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Benefits of creative writing in groups of youth

By Sarah Odendahl

Youth seated at a round table writing with pen and paper
The secret artist - it’s a popular media trope. A teenager who enjoys writing, drawing, or writing songs does so in private, with most of their family and friends oblivious to their talent. It can make for a compelling story, but research is showing that youth have much more to gain by performing their creative endeavors in a group of their peers.

There is a wealth of research spanning decades that shows that creative and artistic formats can help improve mental health and emotional well-being.  More recent research adds to what we know by exploring the impact of creative work that is made and shared in a group setting.

Engaging in creative writing in a group setting can help youth:

  • Develop and understand their identity. A writing group that creates a safe environment for participation allows youth to "feel free to be authentic (be how they like to be) and honest about their thoughts and feelings."
  • Develop relationships between peers. Youth have an opportunity to "get to know others in a different light through their opinions, thoughts and feelings expressed in writing." This was found to be true even among participants who already know each other.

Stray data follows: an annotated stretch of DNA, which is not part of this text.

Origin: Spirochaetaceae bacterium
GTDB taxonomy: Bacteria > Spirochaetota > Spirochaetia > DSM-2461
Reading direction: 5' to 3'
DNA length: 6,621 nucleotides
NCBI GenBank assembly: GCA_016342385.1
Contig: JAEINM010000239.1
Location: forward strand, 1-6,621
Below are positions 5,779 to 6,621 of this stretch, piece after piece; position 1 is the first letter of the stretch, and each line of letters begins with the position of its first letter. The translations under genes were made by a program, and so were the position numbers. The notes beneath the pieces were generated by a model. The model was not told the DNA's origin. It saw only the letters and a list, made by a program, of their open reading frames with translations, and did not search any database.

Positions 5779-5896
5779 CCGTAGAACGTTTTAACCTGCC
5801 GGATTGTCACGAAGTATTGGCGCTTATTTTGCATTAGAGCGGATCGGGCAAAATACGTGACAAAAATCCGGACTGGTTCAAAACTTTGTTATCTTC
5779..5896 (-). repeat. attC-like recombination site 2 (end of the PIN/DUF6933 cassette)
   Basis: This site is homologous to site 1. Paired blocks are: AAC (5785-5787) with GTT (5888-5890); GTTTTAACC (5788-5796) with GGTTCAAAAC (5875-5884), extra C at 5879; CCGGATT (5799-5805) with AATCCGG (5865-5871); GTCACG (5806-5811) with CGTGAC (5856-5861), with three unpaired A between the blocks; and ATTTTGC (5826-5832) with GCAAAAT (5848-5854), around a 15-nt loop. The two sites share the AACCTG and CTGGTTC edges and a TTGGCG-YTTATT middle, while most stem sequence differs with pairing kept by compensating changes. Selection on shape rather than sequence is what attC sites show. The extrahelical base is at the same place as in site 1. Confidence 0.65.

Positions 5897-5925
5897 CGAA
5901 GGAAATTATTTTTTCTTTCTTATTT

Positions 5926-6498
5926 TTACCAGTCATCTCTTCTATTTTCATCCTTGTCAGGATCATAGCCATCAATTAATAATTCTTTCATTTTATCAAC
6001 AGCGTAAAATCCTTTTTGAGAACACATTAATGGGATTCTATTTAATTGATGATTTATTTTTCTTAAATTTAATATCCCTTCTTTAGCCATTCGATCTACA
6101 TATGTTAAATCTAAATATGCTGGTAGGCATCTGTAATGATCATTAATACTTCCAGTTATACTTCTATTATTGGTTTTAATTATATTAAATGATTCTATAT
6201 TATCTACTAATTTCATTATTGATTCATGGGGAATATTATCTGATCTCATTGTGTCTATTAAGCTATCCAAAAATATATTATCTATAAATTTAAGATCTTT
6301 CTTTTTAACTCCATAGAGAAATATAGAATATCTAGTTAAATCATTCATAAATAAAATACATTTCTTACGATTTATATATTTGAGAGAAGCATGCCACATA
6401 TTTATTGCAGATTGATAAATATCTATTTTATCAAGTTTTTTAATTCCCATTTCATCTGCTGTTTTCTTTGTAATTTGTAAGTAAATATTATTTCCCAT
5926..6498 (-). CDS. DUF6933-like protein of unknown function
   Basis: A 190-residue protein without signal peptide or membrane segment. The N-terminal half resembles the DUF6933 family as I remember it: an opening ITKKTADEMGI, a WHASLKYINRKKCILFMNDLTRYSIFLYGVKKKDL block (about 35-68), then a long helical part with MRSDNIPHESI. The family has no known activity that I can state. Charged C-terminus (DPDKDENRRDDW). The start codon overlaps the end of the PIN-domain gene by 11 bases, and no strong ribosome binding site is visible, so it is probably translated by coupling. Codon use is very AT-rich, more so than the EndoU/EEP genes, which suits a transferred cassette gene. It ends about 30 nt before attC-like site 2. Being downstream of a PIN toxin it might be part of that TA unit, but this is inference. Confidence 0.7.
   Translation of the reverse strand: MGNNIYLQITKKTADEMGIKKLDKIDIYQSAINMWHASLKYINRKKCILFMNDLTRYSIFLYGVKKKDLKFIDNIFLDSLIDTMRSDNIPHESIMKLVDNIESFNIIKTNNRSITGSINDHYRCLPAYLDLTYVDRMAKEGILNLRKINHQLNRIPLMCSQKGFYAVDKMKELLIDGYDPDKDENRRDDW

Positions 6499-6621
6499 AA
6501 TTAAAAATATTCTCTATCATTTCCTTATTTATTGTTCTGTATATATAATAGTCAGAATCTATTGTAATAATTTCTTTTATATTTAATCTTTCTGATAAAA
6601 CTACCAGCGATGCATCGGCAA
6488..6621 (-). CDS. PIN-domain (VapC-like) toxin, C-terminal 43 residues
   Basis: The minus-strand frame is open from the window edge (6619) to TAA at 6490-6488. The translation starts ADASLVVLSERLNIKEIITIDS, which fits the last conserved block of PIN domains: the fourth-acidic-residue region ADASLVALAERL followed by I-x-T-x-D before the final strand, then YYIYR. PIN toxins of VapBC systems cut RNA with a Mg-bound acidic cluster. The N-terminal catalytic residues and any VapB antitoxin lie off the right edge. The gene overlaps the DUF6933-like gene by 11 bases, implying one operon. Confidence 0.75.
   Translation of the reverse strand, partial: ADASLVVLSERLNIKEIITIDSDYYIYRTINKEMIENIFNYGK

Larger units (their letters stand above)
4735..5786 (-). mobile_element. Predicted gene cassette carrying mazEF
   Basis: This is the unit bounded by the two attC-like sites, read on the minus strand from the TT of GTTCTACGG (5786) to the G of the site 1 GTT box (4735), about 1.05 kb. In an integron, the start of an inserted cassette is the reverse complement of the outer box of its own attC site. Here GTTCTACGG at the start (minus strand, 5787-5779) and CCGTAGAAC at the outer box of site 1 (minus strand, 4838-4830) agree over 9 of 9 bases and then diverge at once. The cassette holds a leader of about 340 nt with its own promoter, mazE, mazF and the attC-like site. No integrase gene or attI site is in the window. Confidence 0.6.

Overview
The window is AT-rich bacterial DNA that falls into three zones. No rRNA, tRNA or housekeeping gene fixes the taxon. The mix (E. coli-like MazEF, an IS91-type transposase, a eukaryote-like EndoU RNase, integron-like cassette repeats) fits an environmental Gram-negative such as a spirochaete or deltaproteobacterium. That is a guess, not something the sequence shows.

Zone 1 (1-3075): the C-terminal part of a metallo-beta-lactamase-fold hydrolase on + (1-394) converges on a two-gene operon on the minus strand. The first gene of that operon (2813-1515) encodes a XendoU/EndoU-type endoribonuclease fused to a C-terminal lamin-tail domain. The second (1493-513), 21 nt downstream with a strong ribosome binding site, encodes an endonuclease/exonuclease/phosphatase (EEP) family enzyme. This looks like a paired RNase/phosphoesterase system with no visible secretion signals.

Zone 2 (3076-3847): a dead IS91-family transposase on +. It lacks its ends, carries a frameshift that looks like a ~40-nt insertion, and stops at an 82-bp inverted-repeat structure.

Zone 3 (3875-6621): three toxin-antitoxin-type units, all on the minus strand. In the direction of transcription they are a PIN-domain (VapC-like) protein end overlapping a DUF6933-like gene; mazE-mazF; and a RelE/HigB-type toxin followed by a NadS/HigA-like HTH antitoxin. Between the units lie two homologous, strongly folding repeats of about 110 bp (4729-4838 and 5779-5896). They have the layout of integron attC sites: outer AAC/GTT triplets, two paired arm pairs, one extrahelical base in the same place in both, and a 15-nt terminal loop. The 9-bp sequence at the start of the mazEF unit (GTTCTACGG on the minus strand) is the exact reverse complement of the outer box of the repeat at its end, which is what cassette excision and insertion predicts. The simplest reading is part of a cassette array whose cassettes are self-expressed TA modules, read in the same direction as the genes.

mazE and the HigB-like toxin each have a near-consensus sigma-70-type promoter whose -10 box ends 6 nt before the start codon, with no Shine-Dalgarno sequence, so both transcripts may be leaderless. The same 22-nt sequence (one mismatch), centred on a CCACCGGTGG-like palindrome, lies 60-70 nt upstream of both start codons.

• Process instances of "failure" and keep them writing. Youth who experience a "failure" in their creative pursuits can experience shame or a sense that it is impossible to improve, and will often quit as a result. Feedback can help moderate these outcomes.
  • Improve their technique. Workshopping their writing with their peers can help young writers understand the gap between what they intended and what their audience perceived, which helps improve their communication skills.

For the last three years, Minnesota 4-H has run a month-long writing challenge through the NaNoWriMo Young Writers Program. For the month of November, youth meet virtually to learn about writing craft, take part in writing challenges, and share their writing with each other as they work to complete a rough draft of a novel. At the end of the program, students told us they felt "more confident in [their] writing" and "sad because it is ending" and that "it felt nice to talk to people that have the same interests as I do."

There are many other resources available to help you add creative writing to the programs you offer. In what ways can you imagine creative writing taking place in your work?

-- Sarah Odendahl, Extension educator

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Comments

  1. I loved reading this, Sarah. Thank you so much for sharing! I never thought about how writing in a group could be helpful to the development of youth!

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    Replies
    1. Thanks, Jess! We have seen some really great spark and connection when writing with you, and we love to see the SEL skills that grow out of these opportunities.

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